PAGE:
Even people who weren't demonstrators, but were just shopping and coming out of shops, were detained and thrown into police vans, he said.
BBC correspondent Syarhey Kozlovsky told the Associated Press that police "grabbed everybody indiscriminately, both young and old," and that he and demonstrators around him were "treated very harshly."
Amnesty International said in a statement that its monitors "witnessed the arrest of dozens of peaceful protesters" at the Minsk demonstration and saw "instances of excessive use of force by the police. They did not witness a single incident of violence on the part of demonstrators."
Denis Krivosheyev, deputy director for Amnesty International's Europe and Central Asia program, said, "We have seen peaceful protesters viciously beaten on the streets of Minsk today and an elderly woman knocked to the ground by riot police."
"Rather than allow people to exercise their right to peacefully protest, the Belarusian authorities have once again resorted to authoritarian tactics: banning demonstrations, preventatively detaining human rights monitors, and arbitrarily arresting protesters," Krivosheyev said.
About 700 demonstrators had tried to march along a main avenue to the center of Minsk but were blocked by a cordon of riot police with clubs and shields.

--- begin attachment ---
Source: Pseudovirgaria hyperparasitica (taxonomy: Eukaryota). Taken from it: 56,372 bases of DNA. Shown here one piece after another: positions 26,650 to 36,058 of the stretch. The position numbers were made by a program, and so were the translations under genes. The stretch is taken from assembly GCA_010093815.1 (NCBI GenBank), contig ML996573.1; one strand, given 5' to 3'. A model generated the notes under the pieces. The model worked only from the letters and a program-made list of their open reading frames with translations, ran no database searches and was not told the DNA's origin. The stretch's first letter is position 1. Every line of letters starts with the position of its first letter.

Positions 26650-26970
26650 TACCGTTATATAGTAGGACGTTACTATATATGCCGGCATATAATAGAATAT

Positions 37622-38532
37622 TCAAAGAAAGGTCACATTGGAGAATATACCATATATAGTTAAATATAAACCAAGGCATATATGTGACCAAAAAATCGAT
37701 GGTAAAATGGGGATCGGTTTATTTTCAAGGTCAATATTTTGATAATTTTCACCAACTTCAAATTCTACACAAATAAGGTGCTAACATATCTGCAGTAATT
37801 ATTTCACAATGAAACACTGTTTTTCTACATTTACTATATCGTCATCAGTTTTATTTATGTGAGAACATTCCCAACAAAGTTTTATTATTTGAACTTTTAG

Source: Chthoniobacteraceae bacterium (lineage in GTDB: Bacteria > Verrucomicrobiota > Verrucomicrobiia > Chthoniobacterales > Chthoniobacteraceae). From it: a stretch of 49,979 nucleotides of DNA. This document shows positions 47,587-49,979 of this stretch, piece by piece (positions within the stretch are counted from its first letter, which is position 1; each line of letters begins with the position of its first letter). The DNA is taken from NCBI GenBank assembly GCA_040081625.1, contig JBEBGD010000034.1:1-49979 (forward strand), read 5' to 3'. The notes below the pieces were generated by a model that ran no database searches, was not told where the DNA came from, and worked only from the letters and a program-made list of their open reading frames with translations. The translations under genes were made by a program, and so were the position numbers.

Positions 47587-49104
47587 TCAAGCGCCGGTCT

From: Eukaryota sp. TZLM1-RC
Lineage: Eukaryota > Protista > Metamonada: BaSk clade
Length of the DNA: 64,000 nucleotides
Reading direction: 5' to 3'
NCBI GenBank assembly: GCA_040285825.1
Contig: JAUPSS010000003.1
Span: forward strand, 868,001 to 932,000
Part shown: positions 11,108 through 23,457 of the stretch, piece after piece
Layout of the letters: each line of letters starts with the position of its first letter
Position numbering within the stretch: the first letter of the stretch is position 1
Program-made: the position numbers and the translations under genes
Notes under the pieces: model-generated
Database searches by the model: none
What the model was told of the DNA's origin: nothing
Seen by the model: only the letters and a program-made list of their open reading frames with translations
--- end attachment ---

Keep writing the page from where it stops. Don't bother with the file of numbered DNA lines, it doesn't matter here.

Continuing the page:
Protesters chanted "Shame on you!" and "Fascists" during a standoff before police started arresting people.
Before the demonstration began, the Vyasna human rights group said police raided its Minsk office and detained 57 people, including foreign observers.
Vyasna has been tracking arrests and police violence at protest rallies across Belarus in recent weeks.
The U.S.-based Freedom House described the March 25 crackdown by police in Minsk as "indiscriminate."
Freedom House's Eurasia program director Marc Behrendt called on Belarus to "respect the right of all of its citizens to freely assemble," saying the authorities should "release without charges, searches, or any further harassment all of those detained."
Behrendt said Lukashenka's government "should live up to its promises to the international community to begin respecting fundamental freedoms."